If you just glance at the chart below you will dismiss it out of hand—boring, you’ll yell, why are you wasting my time with that graphic, you’ll ask. But take a second, closer look and you’ll see that this graphic tells a compelling story, that of the collapse of the electric utility business model.
Retail sales of electricity in the United States have flat-lined for the past decade: In 2006 total retail sales were 3,669,919 million kilowatt-hours (kwh), in 2015 they were 3,724,525 million kwh. Do the math, that’s an increase of just 54,606 million kwh—or less than 1.5 percent total in 10 years.
Continue reading Utility Execs’ New Worry:
No Longer Linked
The Energy Information Administration’s annual energy outlook, which was released last week, is like manna from heaven for geeky industry analysts and commentators, most definitely including myself.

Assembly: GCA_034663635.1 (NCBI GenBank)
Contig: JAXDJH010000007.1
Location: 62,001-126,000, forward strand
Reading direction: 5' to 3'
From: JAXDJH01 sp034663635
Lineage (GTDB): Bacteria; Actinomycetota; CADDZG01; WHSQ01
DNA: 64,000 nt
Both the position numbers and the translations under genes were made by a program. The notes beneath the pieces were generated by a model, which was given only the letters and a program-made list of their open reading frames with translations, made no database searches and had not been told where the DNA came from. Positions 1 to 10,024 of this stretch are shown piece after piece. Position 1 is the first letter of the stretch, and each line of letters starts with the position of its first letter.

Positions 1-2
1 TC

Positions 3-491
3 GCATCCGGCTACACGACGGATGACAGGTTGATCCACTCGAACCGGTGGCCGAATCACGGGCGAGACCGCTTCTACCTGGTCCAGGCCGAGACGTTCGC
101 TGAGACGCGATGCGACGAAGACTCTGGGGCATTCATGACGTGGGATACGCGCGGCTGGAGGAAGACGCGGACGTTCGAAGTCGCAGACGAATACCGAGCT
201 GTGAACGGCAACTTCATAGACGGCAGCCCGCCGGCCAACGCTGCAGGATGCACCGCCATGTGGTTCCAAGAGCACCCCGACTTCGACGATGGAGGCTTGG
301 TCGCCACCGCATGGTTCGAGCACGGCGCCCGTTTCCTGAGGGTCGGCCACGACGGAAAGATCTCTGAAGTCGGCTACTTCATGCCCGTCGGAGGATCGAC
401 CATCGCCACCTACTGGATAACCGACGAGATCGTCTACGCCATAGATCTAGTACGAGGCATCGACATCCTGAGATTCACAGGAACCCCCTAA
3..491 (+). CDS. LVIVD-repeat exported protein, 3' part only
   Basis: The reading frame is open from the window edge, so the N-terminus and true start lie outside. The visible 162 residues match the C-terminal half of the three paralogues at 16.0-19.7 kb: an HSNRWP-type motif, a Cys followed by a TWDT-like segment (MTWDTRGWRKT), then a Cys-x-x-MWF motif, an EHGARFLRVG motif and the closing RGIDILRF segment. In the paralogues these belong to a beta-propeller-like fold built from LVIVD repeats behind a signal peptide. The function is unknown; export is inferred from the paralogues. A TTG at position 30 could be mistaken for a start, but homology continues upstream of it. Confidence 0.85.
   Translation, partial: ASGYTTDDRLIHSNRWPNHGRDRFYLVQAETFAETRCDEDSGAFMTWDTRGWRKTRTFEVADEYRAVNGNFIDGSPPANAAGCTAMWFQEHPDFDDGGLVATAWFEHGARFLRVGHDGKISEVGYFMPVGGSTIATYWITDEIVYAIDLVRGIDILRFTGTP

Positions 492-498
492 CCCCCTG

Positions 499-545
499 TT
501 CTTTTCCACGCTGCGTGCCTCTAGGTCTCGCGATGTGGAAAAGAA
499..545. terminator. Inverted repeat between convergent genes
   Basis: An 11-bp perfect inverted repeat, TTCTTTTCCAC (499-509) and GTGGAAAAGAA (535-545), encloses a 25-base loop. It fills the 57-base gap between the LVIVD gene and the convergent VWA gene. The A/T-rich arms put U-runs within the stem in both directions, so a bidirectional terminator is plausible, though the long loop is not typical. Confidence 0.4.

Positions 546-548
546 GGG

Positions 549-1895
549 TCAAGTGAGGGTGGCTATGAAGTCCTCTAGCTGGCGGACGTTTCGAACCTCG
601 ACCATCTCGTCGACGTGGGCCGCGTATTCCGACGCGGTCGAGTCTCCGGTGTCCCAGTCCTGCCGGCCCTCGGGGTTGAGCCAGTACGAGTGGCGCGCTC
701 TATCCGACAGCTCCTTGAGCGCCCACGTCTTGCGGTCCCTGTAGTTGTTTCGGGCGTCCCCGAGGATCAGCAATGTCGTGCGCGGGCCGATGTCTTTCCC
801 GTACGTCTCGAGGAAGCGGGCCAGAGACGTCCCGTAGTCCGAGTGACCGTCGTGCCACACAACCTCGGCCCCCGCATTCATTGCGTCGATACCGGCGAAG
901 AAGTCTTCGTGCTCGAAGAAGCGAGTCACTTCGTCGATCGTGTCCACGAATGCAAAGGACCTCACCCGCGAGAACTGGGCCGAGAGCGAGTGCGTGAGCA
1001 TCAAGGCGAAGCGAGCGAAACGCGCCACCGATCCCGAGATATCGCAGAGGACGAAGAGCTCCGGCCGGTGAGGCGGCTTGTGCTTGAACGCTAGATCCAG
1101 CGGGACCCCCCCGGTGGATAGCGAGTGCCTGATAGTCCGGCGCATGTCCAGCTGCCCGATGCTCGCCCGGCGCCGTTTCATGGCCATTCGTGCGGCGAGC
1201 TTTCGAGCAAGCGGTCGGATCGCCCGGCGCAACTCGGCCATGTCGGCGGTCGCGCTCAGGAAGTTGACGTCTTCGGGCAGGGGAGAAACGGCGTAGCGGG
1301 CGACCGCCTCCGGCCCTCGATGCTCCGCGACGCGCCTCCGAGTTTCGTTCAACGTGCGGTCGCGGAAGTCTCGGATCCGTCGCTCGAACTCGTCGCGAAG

Like any projection—as I have discussed in prior posts (see this piece in particular)—it is probably outdated essentially from the minute it is finished. But to EIA’s credit, it doesn’t oversell the analysis, noting instead that its forecasts “are not statements of what will happen, but of what might happen, given the assumptions and methodologies used for any particular case.” In addition, and here EIA gets extra credit, the agency takes a policy-neutral approach in its analysis, using current law in its projections; there are no assumptions about new legislation, executive orders or extensions of policies with sunset dates. As such, EIA’s analysis is about as fair as it can get.
Despite these limitations, there are a number of fascinating items in EIA’s Annual Energy Outlook 2015 (which can be found here).
Continue reading EIA Energy Outlook
Of Efficiency Efforts